The buildings here provoke feeling despite my feeble attempts to guise myself under some sort of Cartesian thought, while the waters promise me a blithe rest from all imperatives. If it’s not snowing, it rains so much I can’t distinguish the coalescence of rivulets trickling down my face.

I’ve reached a climax here in regards to understanding myself, thanks to not only professional help, but the places themselves. And so I’m choosing to retreat into solitude for a while and hope that no one takes offence. I may never be able to share this in depth with someone that turned out to mean more than I intended them to, but I wanted to at least share a piece of it with all of you who may be feeling the need to explore yourselves…..just, somewhere else.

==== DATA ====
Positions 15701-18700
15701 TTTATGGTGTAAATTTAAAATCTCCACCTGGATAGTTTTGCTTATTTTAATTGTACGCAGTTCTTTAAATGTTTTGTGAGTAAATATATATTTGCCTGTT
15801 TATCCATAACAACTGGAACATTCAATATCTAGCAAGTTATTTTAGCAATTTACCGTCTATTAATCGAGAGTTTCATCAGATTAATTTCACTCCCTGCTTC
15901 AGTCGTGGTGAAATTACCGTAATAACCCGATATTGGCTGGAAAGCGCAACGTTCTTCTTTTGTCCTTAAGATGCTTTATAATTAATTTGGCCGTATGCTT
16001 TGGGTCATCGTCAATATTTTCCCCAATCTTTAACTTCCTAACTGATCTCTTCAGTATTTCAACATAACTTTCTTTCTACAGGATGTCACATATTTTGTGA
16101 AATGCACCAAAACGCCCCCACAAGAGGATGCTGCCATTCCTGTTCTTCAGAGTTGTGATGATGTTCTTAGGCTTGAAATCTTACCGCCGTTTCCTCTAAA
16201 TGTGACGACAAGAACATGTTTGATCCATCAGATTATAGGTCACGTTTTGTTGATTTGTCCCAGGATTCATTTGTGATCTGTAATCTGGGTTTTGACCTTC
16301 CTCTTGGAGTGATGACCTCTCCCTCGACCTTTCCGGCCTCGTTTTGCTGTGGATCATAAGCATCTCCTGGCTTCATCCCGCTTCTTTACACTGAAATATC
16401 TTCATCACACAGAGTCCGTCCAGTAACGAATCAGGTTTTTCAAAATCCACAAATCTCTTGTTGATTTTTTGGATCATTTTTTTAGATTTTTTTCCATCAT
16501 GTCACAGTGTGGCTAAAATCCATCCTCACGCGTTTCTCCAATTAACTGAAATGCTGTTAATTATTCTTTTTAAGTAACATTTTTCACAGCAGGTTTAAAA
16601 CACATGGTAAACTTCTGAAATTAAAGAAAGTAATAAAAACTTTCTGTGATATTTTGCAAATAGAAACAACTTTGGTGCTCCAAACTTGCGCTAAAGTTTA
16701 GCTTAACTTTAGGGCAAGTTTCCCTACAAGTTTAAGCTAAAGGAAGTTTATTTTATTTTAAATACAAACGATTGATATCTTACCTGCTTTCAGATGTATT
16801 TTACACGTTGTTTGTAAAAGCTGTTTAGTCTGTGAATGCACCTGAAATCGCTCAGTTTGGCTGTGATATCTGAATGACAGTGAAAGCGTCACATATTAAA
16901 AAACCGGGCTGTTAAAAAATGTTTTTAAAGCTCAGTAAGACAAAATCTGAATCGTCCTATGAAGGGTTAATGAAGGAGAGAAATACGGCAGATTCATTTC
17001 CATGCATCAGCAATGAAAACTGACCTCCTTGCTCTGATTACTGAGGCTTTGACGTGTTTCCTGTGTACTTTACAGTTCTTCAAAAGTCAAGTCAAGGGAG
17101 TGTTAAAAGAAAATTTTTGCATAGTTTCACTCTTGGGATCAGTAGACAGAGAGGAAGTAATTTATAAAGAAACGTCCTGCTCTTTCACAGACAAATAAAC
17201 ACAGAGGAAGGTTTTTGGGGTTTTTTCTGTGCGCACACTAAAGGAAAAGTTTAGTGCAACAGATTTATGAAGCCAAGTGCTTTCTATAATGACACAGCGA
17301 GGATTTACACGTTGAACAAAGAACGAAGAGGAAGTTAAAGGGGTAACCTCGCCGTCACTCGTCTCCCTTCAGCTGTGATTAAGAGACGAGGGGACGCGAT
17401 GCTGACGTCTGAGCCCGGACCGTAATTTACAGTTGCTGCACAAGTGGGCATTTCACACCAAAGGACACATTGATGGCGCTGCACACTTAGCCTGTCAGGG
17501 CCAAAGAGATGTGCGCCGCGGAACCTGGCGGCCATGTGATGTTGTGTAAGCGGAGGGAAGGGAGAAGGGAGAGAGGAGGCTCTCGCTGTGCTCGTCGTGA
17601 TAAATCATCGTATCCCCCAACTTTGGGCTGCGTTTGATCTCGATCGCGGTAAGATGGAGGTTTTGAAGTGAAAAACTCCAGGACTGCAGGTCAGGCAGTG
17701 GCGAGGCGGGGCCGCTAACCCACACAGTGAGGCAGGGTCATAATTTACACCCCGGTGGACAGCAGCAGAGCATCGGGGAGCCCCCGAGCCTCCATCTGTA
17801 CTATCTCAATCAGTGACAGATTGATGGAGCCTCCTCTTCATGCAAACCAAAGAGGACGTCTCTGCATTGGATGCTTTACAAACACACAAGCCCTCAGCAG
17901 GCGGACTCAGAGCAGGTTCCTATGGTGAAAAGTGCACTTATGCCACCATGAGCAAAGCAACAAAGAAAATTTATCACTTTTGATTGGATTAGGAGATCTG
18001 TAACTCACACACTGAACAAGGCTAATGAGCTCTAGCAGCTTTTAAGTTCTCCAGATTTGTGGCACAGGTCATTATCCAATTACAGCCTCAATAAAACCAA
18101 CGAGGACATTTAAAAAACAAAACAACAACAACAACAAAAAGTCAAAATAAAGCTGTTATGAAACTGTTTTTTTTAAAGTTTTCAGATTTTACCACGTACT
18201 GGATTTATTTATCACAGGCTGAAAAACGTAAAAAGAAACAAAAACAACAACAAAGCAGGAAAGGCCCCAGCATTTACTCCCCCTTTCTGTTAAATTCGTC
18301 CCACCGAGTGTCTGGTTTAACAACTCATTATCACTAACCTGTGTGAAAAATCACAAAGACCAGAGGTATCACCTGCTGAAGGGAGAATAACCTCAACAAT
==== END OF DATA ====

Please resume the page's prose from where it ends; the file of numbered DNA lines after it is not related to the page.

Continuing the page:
On Raising Thinkers

•September 15, 2013 • Leave a Comment

syriacafeI was standing in line for my daily mocha, when I started eavesdropping on a father telling his three sons, (of about 7 to 13), about the war in Syria. I prepped my eyes for the inevitable eyeroll that was sure to ensue after hearing yet another American, suburban parent inflict their political beliefs on their children. I was pleasantly surprised to see this was not the case at all. He described the present Syrian situation as clearly, unbiasedly, and thoroughly as a man could in a short matter of time to 3 young boys. Then he asked for their opinions without interjecting. The three had varying comments from “it’s not our business” to “we need to help them NOW!! We need to fight for them!”. Without making any of his sons sound more correct than the other, he drew out their reasoning behind their answers and developed a little mini debate over sandwiches and fizzy drinks.

Parenting done right.